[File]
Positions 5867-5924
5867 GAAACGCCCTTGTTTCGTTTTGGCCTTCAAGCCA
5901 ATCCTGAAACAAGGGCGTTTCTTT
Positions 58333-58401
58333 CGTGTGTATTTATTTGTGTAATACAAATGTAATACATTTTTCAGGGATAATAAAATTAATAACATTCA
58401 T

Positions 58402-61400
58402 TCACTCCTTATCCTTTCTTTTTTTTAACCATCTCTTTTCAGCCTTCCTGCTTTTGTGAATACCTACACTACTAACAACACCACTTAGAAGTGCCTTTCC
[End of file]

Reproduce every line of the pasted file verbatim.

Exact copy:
Positions 5867-5924
5867 GAAACGCCCTTGTTTCGTTTTGGCCTTCAAGCCA
5901 ATCCTGAAACAAGGGCGTTTCTTT
Positions 58333-58401
58333 CGTGTGTATTTATTTGTGTAATACAAATGTAATACATTTTTCAGGGATAATAAAATTAATAACATTCA
58401 T

Positions 58402-61400
58402 TCACTCCTTATCCTTTCTTTTTTTTAACCATCTCTTTTCAGCCTTCCTGCTTTTGTGAATACCTACACTACTAACAACACCACTTAGAAGTGCCTTTCC